Eric Naki
Political Editor
2 minute read
3 Mar 2020
6:30 am

Ramaphosa explains the thinking behind ‘reality budget’

Eric Naki

In his latest newsletter, the president said he hoped that stemming runaway public spending would help stabilise the country’s debt.

President Cyril Ramaphosa delivering his State of the Nation address at parliament in Cape Town on February 13, 2020. (Photo by SUMAYA HISHAM / POOL / AFP)

President Cyril Ramaphosa has explained the thinking behind last week’s “reality budget”, and why public spending and above-inflation increases in public service wages must be contained.

“We are fixing our public finances to make inclusive growth and job creation possible,” he said. “Such times call for us to be realistic, not dogmatic. They call for cooperation, not conflict. Compromises and trade offs will have to be made.

“We are all in this together, and we share a collective responsibility to take the oars, to row in unison and steer our country through these stormy waters.”

In his latest newsletter, From the Desk of the President, he said he hoped that stemming runaway public spending would help stabilise the country’s debt.

The president has instructed that bureaucrats will not get salary increases this year and a new law will introduce a remuneration framework for public entities and state-owned enterprises (SOEs), to prevent excessive pay for board members and executives.

“The wage bill remains the largest component of spending by economic classification,” he said. “Growth in the wage bill has begun crowding out spending on capital projects for future growth and items that are critical for service delivery.”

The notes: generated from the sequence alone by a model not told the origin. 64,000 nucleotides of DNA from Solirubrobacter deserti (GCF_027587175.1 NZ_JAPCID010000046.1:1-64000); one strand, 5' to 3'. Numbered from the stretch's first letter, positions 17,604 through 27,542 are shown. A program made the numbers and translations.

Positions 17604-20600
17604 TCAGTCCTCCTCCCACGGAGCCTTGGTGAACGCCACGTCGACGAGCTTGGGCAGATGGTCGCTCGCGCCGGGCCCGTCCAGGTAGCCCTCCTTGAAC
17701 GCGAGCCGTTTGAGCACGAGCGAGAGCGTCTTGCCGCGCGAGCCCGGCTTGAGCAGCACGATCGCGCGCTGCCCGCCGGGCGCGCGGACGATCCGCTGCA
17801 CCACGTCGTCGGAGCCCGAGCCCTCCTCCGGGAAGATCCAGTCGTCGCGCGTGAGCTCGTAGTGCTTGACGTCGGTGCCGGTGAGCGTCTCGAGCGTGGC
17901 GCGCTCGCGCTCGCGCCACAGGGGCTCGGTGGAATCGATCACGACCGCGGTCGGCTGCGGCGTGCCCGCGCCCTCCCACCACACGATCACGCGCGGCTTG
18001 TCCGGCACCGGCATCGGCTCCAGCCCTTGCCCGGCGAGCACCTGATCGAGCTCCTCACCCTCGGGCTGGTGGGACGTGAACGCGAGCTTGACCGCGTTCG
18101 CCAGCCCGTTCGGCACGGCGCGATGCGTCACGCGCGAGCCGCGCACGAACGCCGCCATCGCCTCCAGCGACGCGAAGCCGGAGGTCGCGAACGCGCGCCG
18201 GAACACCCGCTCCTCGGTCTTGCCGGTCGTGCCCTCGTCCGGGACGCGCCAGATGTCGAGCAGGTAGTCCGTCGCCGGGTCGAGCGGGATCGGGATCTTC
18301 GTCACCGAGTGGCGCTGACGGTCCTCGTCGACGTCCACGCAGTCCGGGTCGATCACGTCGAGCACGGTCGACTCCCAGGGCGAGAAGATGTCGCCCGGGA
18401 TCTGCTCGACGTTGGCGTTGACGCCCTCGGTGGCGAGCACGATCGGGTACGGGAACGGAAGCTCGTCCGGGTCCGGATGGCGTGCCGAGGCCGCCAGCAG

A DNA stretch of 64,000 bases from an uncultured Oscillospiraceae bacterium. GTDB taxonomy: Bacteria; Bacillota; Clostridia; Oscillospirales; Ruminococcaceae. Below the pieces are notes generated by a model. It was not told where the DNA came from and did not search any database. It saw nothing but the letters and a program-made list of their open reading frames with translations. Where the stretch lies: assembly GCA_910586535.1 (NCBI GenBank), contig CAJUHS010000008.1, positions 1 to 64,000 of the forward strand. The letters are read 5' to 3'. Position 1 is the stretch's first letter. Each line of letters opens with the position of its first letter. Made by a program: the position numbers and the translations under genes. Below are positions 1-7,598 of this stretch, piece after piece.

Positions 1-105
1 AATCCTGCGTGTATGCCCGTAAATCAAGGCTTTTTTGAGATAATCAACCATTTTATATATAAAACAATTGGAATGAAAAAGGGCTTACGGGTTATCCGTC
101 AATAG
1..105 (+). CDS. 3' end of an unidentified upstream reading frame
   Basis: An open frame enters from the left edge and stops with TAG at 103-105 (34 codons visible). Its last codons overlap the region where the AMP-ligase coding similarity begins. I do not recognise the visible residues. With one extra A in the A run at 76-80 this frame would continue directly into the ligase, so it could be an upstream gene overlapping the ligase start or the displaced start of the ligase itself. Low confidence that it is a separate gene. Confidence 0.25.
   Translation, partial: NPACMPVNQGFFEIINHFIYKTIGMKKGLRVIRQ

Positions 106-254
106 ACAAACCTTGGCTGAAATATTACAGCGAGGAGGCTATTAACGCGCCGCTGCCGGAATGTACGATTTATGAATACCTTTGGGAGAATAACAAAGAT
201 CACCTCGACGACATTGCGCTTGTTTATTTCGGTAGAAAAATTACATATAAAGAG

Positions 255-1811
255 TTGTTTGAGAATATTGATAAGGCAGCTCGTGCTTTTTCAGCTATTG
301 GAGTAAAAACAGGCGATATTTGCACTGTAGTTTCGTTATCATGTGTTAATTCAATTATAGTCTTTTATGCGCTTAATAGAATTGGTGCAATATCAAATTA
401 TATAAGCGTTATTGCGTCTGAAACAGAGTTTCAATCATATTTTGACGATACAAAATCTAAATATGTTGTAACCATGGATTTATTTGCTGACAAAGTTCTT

SA was spending far more than it was earning.

“As a result, we are borrowing more and more and … debt service costs are now the fastest-growing area of expenditure. We spend more on debt repayments than we do on health; only education and social development get more,” Ramaphosa said.

“We made a deliberate decision not to pursue a path of austerity.

“An austerity budget would have damaged our growth prospects further and weakened the ability of the state to stimulate economic activity and meet people’s needs. [This] budget contains a range of balanced and well-considered measures to contain spending, increase revenue and encourage growth.”

Over the next three years about R261 billion is expected to be freed up. A net reduction of R156 billion in non-interest spending medium term will help to narrow the deficit and reduce borrowing needs.

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